11. 11. ©2013 Core Knowledge Foundation. This work is licensed under a Creative Commons Attribution-NonCommercial-ShareAlike 3.0 Unported License. www.creativecommons.org/licenses/by-nc-sa/3.0/ Your Turn • Examine the Basic Code checklist • Watch the Basic Code demonstration  Note specific behaviors that are evidence of the checklist items  Consider as a table: Are there additional behaviors that are done that you feel are „critical‟ to a high quality/high fidelity lesson? What are these? EngageNY.org 11
    12. 12. ©2013 Core Knowledge Foundation. This work is licensed under a Creative Commons Attribution-NonCommercial-ShareAlike 3.0 Unported License. www.creativecommons.org/licenses/by-nc-sa/3.0/ Differentiation • Ideas for differentiating the whole group code lessons??? • Number of examples • Repetition • Level of explicitness • Additional visuals • Level of engagement EngageNY.org 12
    13. 13. ©2013 Core Knowledge Foundation. This work is licensed under a Creative Commons Attribution-NonCommercial-ShareAlike 3.0 Unported License. www.creativecommons.org/licenses/by-nc-sa/3.0/ TRICKY WORD LESSON EngageNY.org 13
    14. 14. ©2013 Core Knowledge Foundation. This work is licensed under a Creative Commons Attribution-NonCommercial-ShareAlike 3.0 Unported License. www.creativecommons.org/licenses/by-nc-sa/3.0/ The Tricky Word Lesson The purpose of this lesson type is to introduce a word that is needed for instruction but contains spellings that have not yet been taught. EngageNY.org 14
    15. 15. ©2013 Core Knowledge Foundation. This work is licensed under a Creative Commons Attribution-NonCommercial-ShareAlike 3.0 Unported License. www.creativecommons.org/licenses/by-nc-sa/3.0/ Sight Words • Sight word is an ambiguous term; it can mean two things: 1. A high frequency word students need to see a lot and learn to recognize speedily. 2. A word that does not “play by the rules”—that is not spelled or pronounced as you would expect. EngageNY.org 15
    16. 16. ©2013 Core Knowledge Foundation. This work is licensed under a Creative Commons Attribution-NonCommercial-ShareAlike 3.0 Unported License. www.creativecommons.org/licenses/by-nc-sa/3.0/ Tricky Words High Frequency Words EngageNY.org 16
    17. 17. ©2013 Core Knowledge Foundation. This work is licensed under a Creative Commons Attribution-NonCommercial-ShareAlike 3.0 Unported License. www.creativecommons.org/licenses/by-nc-sa/3.0/ Which Words Receive Special Attention in CKLA? • Regular high frequency words (e.g., in, on, this, at) do not require special treatment; students can read these words via blending. • High frequency words that also qualify as tricky words (e.g., I, a, of, one, was, two) do need special attention. EngageNY.org 17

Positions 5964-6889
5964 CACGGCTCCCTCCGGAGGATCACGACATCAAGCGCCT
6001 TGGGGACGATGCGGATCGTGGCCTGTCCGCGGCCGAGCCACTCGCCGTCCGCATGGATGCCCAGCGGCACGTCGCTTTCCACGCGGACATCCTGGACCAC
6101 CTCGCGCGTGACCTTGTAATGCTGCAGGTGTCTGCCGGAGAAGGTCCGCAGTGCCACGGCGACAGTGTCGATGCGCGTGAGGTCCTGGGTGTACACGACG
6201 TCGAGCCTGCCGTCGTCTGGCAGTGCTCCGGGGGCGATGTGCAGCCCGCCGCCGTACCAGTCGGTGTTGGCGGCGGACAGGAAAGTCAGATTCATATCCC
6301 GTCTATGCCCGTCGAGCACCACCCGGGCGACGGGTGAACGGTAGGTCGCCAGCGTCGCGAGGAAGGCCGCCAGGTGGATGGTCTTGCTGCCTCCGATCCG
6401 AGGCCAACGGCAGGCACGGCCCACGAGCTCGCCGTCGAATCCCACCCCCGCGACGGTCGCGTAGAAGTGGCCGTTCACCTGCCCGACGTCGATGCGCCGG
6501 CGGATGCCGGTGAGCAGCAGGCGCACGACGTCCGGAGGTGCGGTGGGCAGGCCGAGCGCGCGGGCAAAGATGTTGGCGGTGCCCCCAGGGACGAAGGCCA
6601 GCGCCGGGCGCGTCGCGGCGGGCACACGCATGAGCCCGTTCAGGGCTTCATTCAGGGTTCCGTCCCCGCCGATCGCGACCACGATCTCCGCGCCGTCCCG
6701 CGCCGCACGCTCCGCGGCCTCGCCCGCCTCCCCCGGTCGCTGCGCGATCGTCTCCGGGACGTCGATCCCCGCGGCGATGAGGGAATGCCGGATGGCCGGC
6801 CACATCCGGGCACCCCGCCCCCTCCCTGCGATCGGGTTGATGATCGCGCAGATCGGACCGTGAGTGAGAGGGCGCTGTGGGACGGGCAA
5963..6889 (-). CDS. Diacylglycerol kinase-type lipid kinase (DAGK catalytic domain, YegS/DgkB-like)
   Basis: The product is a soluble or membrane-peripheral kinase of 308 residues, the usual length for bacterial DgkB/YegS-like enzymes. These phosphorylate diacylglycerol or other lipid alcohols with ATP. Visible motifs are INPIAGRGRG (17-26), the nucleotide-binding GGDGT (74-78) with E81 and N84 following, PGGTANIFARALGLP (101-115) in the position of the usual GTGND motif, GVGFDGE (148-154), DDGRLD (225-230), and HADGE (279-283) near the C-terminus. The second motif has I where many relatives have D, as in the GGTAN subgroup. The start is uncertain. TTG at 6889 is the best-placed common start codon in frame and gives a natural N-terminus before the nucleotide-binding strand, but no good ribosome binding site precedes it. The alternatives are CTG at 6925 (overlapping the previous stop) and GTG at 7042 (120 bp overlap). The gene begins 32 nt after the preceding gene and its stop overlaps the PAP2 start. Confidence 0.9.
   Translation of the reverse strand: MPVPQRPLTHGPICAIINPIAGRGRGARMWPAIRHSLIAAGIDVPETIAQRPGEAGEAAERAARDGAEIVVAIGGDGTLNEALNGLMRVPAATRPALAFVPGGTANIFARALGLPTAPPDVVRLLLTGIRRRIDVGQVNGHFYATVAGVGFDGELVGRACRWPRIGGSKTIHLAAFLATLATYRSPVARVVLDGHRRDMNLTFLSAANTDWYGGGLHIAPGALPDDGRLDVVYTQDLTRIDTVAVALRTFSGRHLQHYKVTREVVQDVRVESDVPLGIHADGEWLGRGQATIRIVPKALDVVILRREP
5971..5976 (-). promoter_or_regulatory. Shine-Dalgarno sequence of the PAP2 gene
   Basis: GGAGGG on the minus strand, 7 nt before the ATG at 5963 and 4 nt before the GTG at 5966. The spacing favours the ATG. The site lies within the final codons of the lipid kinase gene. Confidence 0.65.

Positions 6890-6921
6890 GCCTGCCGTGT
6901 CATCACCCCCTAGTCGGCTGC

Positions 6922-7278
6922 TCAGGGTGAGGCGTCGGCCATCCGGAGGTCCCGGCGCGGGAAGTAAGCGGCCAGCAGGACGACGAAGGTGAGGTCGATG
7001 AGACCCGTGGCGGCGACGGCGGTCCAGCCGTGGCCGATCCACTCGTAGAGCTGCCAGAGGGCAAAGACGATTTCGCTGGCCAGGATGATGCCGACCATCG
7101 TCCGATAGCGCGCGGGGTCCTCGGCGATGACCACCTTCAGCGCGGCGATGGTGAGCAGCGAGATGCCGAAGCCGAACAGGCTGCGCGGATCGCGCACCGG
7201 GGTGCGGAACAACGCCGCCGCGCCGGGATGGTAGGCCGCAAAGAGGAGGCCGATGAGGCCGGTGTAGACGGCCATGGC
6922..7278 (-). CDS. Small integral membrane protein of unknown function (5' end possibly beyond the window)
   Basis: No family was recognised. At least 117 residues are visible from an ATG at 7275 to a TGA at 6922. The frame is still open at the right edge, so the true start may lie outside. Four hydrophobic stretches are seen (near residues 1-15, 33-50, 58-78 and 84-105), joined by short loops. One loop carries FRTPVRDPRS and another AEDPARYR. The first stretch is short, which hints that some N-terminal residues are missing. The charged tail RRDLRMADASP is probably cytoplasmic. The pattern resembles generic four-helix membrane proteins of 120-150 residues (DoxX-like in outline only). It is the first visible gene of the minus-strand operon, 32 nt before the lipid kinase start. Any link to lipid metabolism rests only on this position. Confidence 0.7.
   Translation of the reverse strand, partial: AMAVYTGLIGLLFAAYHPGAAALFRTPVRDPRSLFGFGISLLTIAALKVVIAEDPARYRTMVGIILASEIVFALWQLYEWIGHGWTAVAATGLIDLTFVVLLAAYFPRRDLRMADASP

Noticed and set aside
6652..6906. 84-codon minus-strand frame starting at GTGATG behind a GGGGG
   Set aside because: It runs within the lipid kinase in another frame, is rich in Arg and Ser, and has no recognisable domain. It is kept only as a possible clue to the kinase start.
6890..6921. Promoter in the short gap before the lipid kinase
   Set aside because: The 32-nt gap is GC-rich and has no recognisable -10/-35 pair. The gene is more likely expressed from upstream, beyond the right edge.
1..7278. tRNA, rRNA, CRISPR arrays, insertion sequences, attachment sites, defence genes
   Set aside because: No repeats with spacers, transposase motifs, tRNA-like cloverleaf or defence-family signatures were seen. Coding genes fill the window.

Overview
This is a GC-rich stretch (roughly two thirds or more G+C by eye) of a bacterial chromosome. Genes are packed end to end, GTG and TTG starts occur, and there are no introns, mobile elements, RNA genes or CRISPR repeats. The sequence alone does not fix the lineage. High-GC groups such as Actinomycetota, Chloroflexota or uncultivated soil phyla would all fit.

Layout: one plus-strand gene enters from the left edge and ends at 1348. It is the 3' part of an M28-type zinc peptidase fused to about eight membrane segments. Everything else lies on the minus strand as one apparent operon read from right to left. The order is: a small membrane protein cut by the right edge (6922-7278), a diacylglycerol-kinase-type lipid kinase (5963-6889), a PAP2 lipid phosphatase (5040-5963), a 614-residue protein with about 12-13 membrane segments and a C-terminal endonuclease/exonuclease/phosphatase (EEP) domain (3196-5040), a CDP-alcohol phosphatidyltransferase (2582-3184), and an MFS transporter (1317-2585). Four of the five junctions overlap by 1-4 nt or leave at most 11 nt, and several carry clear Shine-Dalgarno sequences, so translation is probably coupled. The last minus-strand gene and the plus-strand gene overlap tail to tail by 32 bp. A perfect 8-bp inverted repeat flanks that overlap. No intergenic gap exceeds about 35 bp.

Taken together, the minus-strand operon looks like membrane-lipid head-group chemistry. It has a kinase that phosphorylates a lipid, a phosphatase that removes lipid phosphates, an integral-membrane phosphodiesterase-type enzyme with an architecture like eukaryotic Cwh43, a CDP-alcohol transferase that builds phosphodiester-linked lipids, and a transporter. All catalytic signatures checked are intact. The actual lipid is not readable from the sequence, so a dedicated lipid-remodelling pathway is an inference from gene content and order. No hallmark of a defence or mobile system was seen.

18. 18. ©2013 Core Knowledge Foundation. This work is licensed under a Creative Commons Attribution-NonCommercial-ShareAlike 3.0 Unported License. www.creativecommons.org/licenses/by-nc-sa/3.0/ Note on Tricky Words • The trickiness of a word is relative to which spellings have been taught. • The more spelling patterns the students know, the fewer words need to be described as tricky. EngageNY.org 18
    19. 19. ©2013 Core Knowledge Foundation. This work is licensed under a Creative Commons Attribution-NonCommercial-ShareAlike 3.0 Unported License. www.creativecommons.org/licenses/by-nc-sa/3.0/ Note on Tricky Words • Some words are taught initially as tricky words but, later on, students learn they are part of a spelling pattern. Examples: he, she, we, be, me; no & so; my & by. • Other tricky words are never absorbed into the spelling patterns. Examples: one, of, two, could. EngageNY.org 19
    20. 20. ©2013 Core Knowledge Foundation. This work is licensed under a Creative Commons Attribution-NonCommercial-ShareAlike 3.0 Unported License. www.creativecommons.org/licenses/by-nc-sa/3.0/ Teaching Tricky Words • Most words are not 100% tricky; they have tricky parts. • Strategy: instead of teaching the whole word as something tricky that needs to be memorized as a whole, draw attention to regular parts and tricky parts within the word. (Break it down!) EngageNY.org 20
    21. 21. ©2013 Core Knowledge Foundation. This work is licensed under a Creative Commons Attribution-NonCommercial-ShareAlike 3.0 Unported License. www.creativecommons.org/licenses/by-nc-sa/3.0/ Tricky Words Across the Grades • Tricky Word lessons  Approximately 15 lessons in kindergarten  Approximately 10 lessons in 1st grade  Approximately 11 lessons in 2nd grade EngageNY.org 21